New trends, developments and challenges in missile development
Smokeless missiles to prevent target back to firer
Chemring Defence of the UK has developed a multiple-effects rocket system (MERS) which can fire missiles without emitting any smoke. This benefits the person firing the missile as the enemy will not be able to judge the place from where the missiles are being fired, reducing the risk of enemy attack.
MERS has a new ground target smoke capability, in which the smoke payload can be fired at an angle along the ground to mark a target for directing fire or aerial attack.
Also, the advanced propellant used enables the payload to travel at a greater speed, making it more stable and accurate in flight, particularly in windy conditions.
The system is designed to reach targets at distances of 300-600 metres without varying the length of the missile packing. Chemring also has plans to introduce MERS with a range of 1,000 metres.
Anti-aircraft-carrier missile capable of being launched from mobile launch platforms
The Taiwanese defence ministry has launched a programme to develop an anti-aircraft-carrier missile capable of being launched from mobile platforms.
Perceiving a threat from China’s newly launched aircraft carrier, the Taiwanese Government is developing these missiles to ensure the country’s missiles systems are less prone to being hit by enemy attacks. The missiles being developed are expected to have a long range and will carry a heavy warhead.
Laser defence systems which blind missiles during flight
The University of Michigan in the US has developed a novel laser technology capable of blinding in-flight heat-seeking missiles.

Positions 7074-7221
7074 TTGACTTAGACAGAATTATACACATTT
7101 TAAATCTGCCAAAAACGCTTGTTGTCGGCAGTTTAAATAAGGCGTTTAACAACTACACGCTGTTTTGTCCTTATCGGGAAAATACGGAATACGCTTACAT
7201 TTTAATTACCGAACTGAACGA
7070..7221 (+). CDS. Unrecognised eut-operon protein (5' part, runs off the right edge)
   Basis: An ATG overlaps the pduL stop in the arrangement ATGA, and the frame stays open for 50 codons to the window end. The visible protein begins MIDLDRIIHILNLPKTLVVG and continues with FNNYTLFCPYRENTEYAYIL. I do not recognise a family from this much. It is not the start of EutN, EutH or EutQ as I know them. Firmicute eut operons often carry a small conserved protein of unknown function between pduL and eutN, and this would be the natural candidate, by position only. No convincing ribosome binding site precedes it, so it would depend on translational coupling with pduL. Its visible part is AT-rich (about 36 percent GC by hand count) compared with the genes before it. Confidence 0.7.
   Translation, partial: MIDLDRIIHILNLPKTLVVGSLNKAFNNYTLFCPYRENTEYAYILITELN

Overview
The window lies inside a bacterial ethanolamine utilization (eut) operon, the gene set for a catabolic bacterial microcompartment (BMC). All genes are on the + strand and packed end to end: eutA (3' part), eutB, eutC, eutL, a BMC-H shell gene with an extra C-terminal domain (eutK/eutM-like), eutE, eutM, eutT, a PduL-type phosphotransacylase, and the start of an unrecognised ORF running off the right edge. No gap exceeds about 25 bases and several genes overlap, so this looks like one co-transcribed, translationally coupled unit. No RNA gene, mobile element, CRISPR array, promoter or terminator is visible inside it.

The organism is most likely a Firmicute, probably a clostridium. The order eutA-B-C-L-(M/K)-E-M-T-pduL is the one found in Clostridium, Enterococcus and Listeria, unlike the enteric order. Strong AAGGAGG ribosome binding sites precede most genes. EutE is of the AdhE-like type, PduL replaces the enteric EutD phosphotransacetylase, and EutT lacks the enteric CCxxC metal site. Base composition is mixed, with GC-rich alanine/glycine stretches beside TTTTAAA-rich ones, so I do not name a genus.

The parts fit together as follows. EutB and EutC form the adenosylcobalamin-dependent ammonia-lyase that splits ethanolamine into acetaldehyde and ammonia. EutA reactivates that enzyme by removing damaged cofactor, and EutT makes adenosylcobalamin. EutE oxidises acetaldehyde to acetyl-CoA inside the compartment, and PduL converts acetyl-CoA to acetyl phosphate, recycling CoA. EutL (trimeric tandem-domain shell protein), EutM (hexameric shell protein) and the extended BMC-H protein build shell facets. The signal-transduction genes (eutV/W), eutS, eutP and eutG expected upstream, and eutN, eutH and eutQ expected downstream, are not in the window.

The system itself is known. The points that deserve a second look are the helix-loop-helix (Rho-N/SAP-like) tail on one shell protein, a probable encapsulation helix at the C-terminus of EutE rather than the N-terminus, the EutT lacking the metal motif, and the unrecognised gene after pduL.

The laser technology protects helicopters by using inexpensive telecommunications fiber optics to produce sturdy and portable mid-infrared supercontinuum lasers.
These lasers produce a focused beam of light from a much broader range of wavelengths which can mimic the electromagnetic signature of the helicopter and confuse the missile.
The Defense Advanced Research Projects Agency (DARPA) has granted US$1 million to build a second-generation prototype of the technology.
Boeing has also successfully completed the initial design of an electron laser weapon which generates an intense laser light emission that can disable or destroy targets when a beam of high-energy electrons are passed through a series of powerful magnetic fields.
New materials to make existing weapons more powerful
The US Office of Naval Research (ONR) has been researching and developing high-density reactive material (HDRM) for many years and has begun a series of tests on weapons made using the material.
The material is made by combining several metals and has the potential to make existing weapons more accurate and powerful without changing the explosives used.